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Our older son Bud used to come home with similar material, and, sad to say, we mostly ignored it for the balderdash it is. We probably figured that we were traditional people, we actively practiced humility, we went to church, and felt confident that our message would prevail.
But it didn’t. Bud definitely got the idea that he was special, and he behaved that way. Now he’s going to a very good and very hard boarding school, and he’s having to learn the hard way that he’s not special at all, that he’s going to have to work his butt off just to keep up.
RUSH LIMBAUGH CALLS CHILDREN AND TEENAGERS “young skulls full of mush.” I remember getting into a heated discussion with Bud about some of his problems getting along with other kids, when he was in grade school, and I reminded him of the term. (Bud had listened to a lot of Rush.) I remember telling him how rotten kids’ behavior could be, and I did not except him from the general condemnation.
We have never been shy about telling our kids “no,” about making our authority very clear. Both our boys have done years of taekwondo with an outstanding master, which will make you humble in a hurry. As will wrestling. And, as I say, there was always church and Sunday school.
But nothing earned us any bed of roses. Both our boys have awful tempers, which come out when they’re frustrated. And when do they get frustrated? Mainly when they don’t know how to do something, or when they’re frightened at the prospect (or the reality) of a new experience. We have learned to “pave the way,” which is our phrase: “Bud, it’s time to do something that sometimes makes you mad. Let’s get ready for it this way…” “Joe, before I play checkers with you, I want you to remember that you get mad if you lose. Instead, I want you to hold out your hand, shake, and say, ‘Good game.’”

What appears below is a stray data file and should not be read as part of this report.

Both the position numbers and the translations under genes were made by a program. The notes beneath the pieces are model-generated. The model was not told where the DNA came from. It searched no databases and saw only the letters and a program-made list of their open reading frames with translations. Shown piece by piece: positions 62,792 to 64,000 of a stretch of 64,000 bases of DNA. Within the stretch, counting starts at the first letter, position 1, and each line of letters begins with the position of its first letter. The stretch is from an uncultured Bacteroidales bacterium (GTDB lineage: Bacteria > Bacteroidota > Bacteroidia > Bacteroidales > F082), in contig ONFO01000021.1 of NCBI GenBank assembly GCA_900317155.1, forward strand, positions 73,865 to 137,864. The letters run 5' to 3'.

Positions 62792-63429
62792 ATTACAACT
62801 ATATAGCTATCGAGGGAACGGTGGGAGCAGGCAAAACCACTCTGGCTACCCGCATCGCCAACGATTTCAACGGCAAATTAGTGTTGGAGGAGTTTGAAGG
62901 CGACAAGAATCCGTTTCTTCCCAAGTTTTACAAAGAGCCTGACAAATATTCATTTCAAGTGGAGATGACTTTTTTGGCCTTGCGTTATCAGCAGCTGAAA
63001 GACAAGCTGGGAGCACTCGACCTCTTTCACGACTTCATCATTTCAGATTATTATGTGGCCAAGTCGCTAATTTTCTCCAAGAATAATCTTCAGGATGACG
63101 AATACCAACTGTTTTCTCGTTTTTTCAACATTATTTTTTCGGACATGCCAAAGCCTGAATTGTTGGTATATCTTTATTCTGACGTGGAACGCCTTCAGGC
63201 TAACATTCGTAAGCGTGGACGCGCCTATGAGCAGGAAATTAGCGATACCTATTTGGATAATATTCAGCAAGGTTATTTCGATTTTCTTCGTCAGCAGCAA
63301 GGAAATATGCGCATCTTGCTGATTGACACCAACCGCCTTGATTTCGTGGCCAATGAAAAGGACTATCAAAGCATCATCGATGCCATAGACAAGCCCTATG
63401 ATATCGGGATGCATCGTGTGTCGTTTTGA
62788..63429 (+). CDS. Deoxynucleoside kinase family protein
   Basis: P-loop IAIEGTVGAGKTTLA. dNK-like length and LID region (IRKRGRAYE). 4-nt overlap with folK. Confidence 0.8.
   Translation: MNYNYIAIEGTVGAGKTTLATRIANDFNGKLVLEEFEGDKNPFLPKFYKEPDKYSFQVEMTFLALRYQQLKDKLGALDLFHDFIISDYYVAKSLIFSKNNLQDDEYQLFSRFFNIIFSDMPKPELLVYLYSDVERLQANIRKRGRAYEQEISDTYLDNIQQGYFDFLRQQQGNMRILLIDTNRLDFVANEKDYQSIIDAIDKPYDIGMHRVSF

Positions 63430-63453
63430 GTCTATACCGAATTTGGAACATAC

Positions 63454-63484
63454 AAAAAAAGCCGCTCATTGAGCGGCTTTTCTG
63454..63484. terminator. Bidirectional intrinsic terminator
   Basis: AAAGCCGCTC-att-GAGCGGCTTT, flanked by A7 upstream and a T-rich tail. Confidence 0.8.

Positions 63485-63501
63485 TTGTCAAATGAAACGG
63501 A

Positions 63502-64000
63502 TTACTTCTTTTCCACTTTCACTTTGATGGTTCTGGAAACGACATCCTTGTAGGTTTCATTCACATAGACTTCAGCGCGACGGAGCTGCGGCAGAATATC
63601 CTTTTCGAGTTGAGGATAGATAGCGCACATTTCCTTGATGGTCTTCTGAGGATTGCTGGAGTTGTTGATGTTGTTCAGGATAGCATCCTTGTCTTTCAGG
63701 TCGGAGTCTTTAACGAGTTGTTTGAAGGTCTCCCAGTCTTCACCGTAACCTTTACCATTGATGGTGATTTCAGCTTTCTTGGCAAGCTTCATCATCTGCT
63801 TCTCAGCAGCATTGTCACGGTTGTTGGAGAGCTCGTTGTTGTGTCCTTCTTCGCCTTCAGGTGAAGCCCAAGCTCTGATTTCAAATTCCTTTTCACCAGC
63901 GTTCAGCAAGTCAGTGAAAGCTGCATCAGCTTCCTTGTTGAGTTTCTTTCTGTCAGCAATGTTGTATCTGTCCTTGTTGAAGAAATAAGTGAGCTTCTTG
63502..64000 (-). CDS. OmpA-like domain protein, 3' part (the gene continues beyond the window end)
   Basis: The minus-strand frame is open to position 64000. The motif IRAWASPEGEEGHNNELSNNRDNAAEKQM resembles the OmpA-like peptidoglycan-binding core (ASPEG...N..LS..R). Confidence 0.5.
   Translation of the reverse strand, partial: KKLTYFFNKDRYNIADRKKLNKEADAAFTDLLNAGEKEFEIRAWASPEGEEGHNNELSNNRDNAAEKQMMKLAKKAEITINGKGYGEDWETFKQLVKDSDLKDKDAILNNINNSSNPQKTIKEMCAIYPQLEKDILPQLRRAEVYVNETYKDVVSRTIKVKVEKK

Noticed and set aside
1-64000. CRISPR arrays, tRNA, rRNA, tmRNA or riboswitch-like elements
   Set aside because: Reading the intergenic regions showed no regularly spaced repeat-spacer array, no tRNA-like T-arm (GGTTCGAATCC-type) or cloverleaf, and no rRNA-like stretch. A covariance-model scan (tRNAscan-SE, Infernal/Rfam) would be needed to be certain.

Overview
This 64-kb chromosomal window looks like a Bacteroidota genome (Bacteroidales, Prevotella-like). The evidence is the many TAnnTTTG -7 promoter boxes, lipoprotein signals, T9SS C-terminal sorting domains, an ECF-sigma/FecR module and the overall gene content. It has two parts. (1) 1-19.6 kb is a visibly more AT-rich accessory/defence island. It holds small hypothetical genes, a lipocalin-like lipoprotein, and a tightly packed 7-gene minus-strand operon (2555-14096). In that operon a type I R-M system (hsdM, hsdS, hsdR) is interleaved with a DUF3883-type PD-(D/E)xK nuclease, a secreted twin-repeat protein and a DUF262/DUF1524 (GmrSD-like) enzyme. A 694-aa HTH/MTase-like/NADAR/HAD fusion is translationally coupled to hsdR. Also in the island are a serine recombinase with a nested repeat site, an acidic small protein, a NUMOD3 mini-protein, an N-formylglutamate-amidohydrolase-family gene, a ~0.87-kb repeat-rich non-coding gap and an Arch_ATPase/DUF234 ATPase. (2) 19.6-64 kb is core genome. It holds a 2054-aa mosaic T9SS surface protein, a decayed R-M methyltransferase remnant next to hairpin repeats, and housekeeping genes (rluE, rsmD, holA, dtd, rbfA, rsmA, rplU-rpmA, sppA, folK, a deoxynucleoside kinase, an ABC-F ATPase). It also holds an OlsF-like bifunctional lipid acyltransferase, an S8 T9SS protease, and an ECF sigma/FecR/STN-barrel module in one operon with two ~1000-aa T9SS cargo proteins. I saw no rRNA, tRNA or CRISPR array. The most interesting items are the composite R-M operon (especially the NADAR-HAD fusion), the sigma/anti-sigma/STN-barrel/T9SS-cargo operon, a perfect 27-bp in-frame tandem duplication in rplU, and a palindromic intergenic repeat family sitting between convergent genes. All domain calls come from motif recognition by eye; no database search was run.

THIS “SPECIAL” MESSAGE IS PERNICIOUS. Life presents problems, constantly: How do I do this? How can I learn that? How can I understand how I’m feeling? How do I handle hardship and difficulty? A child who thinks he is “special” won’t be willing to dig in and do the real work of learning how to live. He’ll take the easy way out, blow up, run away, or hide. At the same time, he’ll feel awful because of his inadequacy.
“Special” just ends up creating especially tormented people, because they are out of touch with reality.
I am frankly puzzled what to do about this first blatant appearance of the “special” theme in Joe’s schoolwork. I think I am going to have a talk with him about “A Special Kind of Me.” I think I’m going to have to take the risk of Joe saying to his teacher, “Dad says this poem is nonsense.”
Dad’s going to have a lot more to say than that. Dad would use a lot stronger words than “nonsense.” But Joe is only eight years old.
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